The Dilemma of Anti-Xenophobia Discourse in the Aftermath of Violence in De Doorns

Philippa Kerr, Kevin Durrheim

Research output: Contribution to journalArticlepeer-review

14 Citations (Scopus)

Abstract

In this article we examine the rhetoric and functions of anti-xenophobic discourse, in particular as it was deployed in the aftermath of a violent attempt by South Africans to expel the Zimbabwean migrant labouring community from the informal settlements of De Doorns, a grape-farming town in the Western Cape. While acknowledging that anti-xenophobia discourse constitutes a well-intentioned attempt to counter anti-foreigner violence, we critique it on two counts. In Part I we critique the way that such discourse in the academy presents the 'xenophobic' agents of such violence as morally or psychologically depraved and politically beyond the pale. We argue that such representations are unhelpful for understanding what was actually 'going on' in the De Doorns episode. In Part II we narrate the events of November 2009 in De Doorns, making use of research conducted by the Forced Migration Studies Program (FMSP), and offering an alternative version of what was 'going on' in the De Doorns violence according to the informal settlement residents we interviewed in our own research. In Part III we critique the anti-xenophobic discourse that was employed by role players after the De Doorns violence for the way it largely overlooked the problem that farmers' pronouncements of anti-xenophobic morality served simultaneously to defend a system which produced some of the very conditions for this violence to occur in the first place. We suggest that FMSP's report elided this dilemma because of its self-professed commitment to an anti-xenophobic position.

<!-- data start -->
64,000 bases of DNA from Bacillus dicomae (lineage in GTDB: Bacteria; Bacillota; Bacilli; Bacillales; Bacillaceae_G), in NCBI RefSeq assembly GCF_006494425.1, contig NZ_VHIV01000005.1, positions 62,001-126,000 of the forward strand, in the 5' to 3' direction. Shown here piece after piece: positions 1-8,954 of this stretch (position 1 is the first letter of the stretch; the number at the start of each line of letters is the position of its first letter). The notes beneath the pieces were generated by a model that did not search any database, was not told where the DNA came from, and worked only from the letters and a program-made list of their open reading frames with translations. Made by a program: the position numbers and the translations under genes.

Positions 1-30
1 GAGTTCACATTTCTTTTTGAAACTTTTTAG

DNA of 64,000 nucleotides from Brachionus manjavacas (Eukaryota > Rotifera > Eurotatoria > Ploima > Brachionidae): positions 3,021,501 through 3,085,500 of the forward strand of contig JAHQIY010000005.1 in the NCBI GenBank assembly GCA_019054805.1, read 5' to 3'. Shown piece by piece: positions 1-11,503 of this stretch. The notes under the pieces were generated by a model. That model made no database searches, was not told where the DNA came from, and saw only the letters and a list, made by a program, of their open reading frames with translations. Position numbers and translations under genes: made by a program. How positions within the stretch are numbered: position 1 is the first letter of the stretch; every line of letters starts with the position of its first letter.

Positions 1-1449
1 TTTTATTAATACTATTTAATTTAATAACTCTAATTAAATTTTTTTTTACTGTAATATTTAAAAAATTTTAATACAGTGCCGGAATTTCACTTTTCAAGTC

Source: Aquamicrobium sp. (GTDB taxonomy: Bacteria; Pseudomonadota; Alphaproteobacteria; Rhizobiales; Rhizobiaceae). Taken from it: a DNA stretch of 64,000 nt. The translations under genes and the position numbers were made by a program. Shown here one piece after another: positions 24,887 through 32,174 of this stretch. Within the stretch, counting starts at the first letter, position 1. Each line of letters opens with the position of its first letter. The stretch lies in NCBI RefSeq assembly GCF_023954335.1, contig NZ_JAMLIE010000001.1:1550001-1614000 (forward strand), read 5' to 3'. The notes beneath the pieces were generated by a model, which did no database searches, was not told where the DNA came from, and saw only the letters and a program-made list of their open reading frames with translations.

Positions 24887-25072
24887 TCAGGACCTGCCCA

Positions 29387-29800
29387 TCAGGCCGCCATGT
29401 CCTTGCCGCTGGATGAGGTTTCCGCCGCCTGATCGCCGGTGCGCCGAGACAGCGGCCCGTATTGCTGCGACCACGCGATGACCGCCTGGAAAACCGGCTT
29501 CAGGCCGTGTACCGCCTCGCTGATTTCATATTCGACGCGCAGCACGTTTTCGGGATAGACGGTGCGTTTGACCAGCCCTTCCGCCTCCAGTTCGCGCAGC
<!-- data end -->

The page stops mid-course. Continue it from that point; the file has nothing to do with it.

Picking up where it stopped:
Original languageEnglish
Pages (from-to)577-596
Number of pages20
JournalJournal of Southern African Studies
Volume39
Issue number3
DOIs
Publication statusPublished - Sept 2013
Externally publishedYes

ASJC Scopus subject areas

  • Geography, Planning and Development
  • Arts and Humanities (miscellaneous)
  • Sociology and Political Science

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